An introduction

Several years ago I read Patrick Barkham’s ‘The Butterfly Isles’ and was struck by a particular thought. What he achieved was seeing fifty-nine species of the most colourful, visible and well-documented insects in the UK. A feat, I may add, that has been achieved by at least two people I met on a single day on a nature reserve this past July, i.e. a lot of people have done it.

Aren’t I critical? I haven’t even done it myself. Perhaps that’s where all my vitriol stems from – I’ve never had the time or money to try it.

How about ‘Dragonflight’ then, where Marianne Taylor attempts to see all forty dragonflies and damselflies in Britain? On one hand, I have more admiration for this – our Odonata is less well cataloged than our butterflies, sites for certain species are less well-known etc., On the other hand, forty species? That’s nineteen less than Barkham and, hang on, she didn’t even see all forty, clocking in at thirty-seven – over two years! That’s a cruel-sounding eighteen-and a half species a year.

I jest, of course. Both Barkham’s and Taylor’s books were not about achieving something that had never been done; not simply races to a determined finish line. They were both journeys that sought to share the author’s personal passion with a wider audience and, in a time of global biodiversity decline, more champions for nature can only be a positive thing. They’ve certainly stimulated me to write this, haven’t they?

In 2015 I will be attempting to see every terrestrial snail in the UK. Or Britain, if that turns out to be significantly easier (curse your restricted range Semilimax pyrenaicus!). I’m still undecided about where I draw the line with native/introduced species; a huge proportion of our snail fauna is introduced, including some of our most common and distinctive species, and I certainly want to see them – but will I go so far as to include species only resident in heated greenhouses? I remain unsure.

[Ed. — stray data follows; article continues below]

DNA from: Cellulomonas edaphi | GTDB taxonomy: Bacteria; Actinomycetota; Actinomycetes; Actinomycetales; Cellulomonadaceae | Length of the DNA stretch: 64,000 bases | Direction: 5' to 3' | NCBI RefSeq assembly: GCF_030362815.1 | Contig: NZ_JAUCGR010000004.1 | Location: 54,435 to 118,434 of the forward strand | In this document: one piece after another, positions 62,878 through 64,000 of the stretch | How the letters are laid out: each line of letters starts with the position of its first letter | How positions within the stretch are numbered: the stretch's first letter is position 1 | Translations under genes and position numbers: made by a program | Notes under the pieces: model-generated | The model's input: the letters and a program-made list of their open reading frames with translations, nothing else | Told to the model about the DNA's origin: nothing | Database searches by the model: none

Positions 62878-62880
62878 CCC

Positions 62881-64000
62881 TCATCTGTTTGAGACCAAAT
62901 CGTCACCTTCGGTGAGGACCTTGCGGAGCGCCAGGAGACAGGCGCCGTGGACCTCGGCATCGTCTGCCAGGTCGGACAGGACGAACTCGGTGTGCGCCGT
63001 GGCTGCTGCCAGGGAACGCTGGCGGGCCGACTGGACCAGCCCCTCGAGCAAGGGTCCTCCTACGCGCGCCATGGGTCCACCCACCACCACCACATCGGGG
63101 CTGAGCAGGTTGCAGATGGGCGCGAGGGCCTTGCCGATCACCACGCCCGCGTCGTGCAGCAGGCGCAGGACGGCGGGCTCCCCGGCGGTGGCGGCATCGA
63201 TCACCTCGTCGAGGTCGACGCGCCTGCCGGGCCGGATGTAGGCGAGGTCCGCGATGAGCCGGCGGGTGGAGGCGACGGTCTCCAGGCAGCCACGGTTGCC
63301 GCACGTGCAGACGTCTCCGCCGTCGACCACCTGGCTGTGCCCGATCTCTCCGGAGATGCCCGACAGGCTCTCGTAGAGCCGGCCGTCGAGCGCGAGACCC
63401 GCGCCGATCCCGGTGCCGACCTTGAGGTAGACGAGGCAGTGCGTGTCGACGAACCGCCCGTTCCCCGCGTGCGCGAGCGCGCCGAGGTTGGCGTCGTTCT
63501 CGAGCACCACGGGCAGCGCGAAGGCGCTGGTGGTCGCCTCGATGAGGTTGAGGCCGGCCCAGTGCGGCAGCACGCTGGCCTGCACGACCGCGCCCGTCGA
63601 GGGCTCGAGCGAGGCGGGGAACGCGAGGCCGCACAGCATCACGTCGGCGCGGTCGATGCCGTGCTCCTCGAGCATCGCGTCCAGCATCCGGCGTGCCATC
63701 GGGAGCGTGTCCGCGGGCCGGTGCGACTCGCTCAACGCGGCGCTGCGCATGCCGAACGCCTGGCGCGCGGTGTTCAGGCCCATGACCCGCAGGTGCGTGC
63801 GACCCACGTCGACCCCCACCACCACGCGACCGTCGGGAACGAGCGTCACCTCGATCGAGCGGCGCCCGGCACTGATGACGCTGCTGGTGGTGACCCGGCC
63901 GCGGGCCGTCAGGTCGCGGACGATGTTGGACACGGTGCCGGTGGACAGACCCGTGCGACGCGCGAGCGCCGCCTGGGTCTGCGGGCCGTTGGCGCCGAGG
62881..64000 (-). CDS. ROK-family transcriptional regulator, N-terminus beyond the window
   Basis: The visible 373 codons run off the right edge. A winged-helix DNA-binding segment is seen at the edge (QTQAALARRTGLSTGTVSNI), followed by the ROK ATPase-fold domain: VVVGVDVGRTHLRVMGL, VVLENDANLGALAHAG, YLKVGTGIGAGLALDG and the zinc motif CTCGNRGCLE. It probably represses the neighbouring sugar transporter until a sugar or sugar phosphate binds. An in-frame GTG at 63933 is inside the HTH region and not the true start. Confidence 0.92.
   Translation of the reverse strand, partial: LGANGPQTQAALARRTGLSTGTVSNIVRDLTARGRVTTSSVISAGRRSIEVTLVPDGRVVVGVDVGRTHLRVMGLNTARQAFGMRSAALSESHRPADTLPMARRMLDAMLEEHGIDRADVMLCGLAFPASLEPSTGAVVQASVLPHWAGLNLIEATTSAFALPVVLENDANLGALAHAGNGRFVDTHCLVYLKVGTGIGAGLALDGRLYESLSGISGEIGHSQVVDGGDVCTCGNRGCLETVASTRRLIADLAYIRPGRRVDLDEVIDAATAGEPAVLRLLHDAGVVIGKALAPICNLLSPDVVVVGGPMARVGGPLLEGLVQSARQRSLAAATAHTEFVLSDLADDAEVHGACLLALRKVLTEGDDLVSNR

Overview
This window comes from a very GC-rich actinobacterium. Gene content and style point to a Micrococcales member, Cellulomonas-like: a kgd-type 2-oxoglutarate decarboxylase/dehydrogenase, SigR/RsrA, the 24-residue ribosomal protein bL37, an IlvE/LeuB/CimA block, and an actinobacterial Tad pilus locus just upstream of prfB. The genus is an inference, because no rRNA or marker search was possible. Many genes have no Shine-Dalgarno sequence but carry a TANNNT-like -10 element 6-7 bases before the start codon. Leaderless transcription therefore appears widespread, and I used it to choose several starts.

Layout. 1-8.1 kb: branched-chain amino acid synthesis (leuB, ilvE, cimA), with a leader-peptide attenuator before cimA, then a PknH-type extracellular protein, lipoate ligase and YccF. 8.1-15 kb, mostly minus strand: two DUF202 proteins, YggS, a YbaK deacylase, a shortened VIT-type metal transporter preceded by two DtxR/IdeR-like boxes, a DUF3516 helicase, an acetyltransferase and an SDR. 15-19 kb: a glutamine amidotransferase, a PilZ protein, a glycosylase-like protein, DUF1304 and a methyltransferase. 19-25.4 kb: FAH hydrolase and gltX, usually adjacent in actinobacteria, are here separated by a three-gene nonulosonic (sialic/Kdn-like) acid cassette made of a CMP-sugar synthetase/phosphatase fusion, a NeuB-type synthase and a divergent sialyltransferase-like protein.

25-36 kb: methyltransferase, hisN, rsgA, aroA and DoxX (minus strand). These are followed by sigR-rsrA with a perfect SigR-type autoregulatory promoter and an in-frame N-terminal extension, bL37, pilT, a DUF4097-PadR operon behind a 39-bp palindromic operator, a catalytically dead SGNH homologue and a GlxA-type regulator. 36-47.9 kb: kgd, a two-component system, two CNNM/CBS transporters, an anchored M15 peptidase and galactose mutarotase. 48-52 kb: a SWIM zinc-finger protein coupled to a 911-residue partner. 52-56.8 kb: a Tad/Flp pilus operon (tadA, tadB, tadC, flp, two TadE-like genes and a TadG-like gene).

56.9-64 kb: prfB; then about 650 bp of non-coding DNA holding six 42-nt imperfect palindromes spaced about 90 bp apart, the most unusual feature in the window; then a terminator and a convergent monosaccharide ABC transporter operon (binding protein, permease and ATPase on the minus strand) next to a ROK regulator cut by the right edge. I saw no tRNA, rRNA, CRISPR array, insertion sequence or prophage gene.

As for my suitability for this task… that’s questionable. I’m no conchologist (macologist? I’m not even sure of the correct terminology), my major qualification being that I bought Robert Cameron’s ‘Land Snails in the British Isles’ (2nd edition) back in 2010 and have used it to identify some of the common snails found near where I live. I’ve never even seen a live Vertigo snail!

I’m probably going to need some help along the way, and I’m hoping that through the magic of Twitter and associated social media I will find people that can help me. Hopefully, as well, I will engender some appreciation of these under-regarded beasts.

Please consider following me on Twitter @UKSnailTrail

One thought on “An introduction

  1. An admirable goal. I have grown quite fond of the snails who inhabit the grasses in my stoned over peedie front garden (not stoned over by me). I find they are amazingly responsive when I approach them retreating into their shells. Clearly they have remarkable sensory apparatus. I spent an hour one morning photographing them on the long grass fronds. One had gone to the very end and tipped it almost to the ground. Then on the most tenuous bit of the end of very end turned around and headed back up. And, the way down was smooth, the way up the frond felt like fine sandpaper. I was captivated.
    When I see them on the street I carefully carry them to a neutral place and let them go. The thought of intentionally crushing them fills me with horror,


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